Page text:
Powell: Non-DQ on Gulfstream turf sends wrong message
by DICK POWELL
I pay a lot of attention to the rail placements on Gulfstream Park’s expansive turf course but I guess I haven’t been paying close enough attention.
It used to be that the rails started out at 0 feet and 72 feet. So if there were a permanent hedge instead of PVC portable barriers, there would be an inner and outer turf course. The outward increments used to be 12 feet so the next placements would be 12 feet and 84 feet, 24 feet and 96 feet etc.
Gulfstream runs a lot of 7 1/2 furlong turf races and they were always contested on the “inner” turf course. But this past week, I noticed that instead of having two “lanes” or “courses,” Gulfstream now has three. 7 1/2-furlong races are run with no rail so there is a long run into the first turn.
The next rail placement is 60 feet out, not 72 feet. Then, there is a third “lane” with the rail placed at 120 feet. On television, it looks pretty narrow but field sizes look like they have been limited to 10 when there are three, 60-foot wide lanes. I will give the meet a few more weeks and then take a closer look if any trends have developed per turf rail placement.
Speaking of Gulfstream’s turf course, we saw a near catastrophe on Monday in the 7TH race when Nik Juarez had to severely check his mount, APPEALING BRIEFS (Tizway), in the shadow of the wire when Jose Lezcano took away his running room aboard the winner, ADONIS CREED (Brilliant Speed).
The stewards took no action after an objection was filed by Juarez and I was stunned. Lezcano took the lead and opened up daylight in the stretch. Juarez had all sorts of trouble but his mount responded to urging once he was clear to cut down the margin. Three times, Lezcano looked over his right shoulder to see Juarez coming and never, in my view, made an effort to keep his horse from drifting into Juarez’s path.
Yes, he was clear but when the path was taken away, Juarez had to check severely. The chart comment about “steadied late” did not accurately depict Juarez having to pull on the bit to keep Appealing Briefs from clipping heels with Adonis Creed.
I am not naïve and have watched these herding tactics every day without any consequences. But this looked really dangerous and taking no action means that Lezcano gets rewarded for his tactics and they will be imitated by other riders since he did not get taken down and/or lose days.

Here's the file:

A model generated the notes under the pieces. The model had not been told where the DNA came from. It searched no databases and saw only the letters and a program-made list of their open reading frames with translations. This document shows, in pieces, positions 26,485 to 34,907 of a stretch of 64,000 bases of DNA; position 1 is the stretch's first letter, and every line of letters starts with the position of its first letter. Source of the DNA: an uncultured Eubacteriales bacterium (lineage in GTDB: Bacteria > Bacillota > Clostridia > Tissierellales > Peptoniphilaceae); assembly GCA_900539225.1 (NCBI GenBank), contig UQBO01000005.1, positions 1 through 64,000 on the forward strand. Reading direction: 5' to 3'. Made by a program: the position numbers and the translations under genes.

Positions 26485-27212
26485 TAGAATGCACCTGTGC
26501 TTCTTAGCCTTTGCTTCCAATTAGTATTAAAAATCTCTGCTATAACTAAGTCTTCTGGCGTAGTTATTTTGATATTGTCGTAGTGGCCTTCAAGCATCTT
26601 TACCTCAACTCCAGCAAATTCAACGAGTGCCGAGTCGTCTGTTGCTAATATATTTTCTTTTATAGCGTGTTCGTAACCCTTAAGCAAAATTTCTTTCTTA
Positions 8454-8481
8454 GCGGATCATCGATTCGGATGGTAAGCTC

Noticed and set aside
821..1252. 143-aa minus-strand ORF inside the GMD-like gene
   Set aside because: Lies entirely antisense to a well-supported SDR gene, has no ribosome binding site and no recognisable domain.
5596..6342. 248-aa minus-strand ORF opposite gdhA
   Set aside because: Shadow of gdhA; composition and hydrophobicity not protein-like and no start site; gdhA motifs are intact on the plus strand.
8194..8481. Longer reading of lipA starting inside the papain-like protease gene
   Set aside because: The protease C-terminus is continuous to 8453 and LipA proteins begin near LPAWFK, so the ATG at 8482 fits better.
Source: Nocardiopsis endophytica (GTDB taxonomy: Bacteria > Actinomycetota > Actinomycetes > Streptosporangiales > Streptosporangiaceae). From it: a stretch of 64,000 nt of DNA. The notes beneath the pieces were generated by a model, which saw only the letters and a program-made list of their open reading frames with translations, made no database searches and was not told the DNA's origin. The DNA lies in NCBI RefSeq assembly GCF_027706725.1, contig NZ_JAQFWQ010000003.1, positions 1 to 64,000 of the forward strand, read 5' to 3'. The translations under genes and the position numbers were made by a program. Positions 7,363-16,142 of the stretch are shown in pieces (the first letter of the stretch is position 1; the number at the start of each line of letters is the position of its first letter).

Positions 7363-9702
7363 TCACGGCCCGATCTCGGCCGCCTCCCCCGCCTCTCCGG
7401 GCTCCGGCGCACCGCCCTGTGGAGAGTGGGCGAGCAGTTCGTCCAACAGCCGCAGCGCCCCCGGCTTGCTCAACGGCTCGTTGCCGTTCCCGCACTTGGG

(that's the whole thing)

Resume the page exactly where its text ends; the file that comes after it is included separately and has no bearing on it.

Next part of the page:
Santa Anita kicked off their winter meet with the customary day after Christmas start. Neither of their Grade 1, seven-furlong sprints had national repercussions but were great races to watch and wager.
In the La Brea S. (G1), for 3YO fillies going seven furlongs on the main track, all-or-nothing sprinter FINLEY’SLUCKYCHARM (Twirling Candy) looked she would be home free when she gunned to the front and opened up a wide advantage. Flavien Prat had CONSTELLATION (Bellamy Road) in good shape throughout but she was taking an unusual route to Grade 1 success as her only start in the last nine months came at Turf Paradise last month where she crushed a $30K stakes race.
But Constellation kept knocking on Finley’sluckycharm’s door and in the final furlong, broke through to win by a half-length and paid $27. I guess prepping at Turf Paradise threw everyone off since Constellation’s recent odds were 1 to 20, 1 to 10 and 3 to 10 last out.
Visually, the Malibu S. (G1) was a replay of the La Brea Stakes. SHARP AZTECA (Freud) threw in a sensational 21.64 second quarter and looked like he broke it open with a clear lead in the stretch. But Joel Rosario saved ground aboard New York-bred MIND YOUR BISCUITS (Posse) and then swung out for a clear run at the leader.
With six furlongs run in 1:08.10, Sharp Azteca weakened just enough and Mind Your Biscuits wore him down to win by the same half-length margin as Constellation did in her win. His final time was 1:20.81 and I would think the Carter (G1) and Metropolitan H. (G1) will both be on his schedule.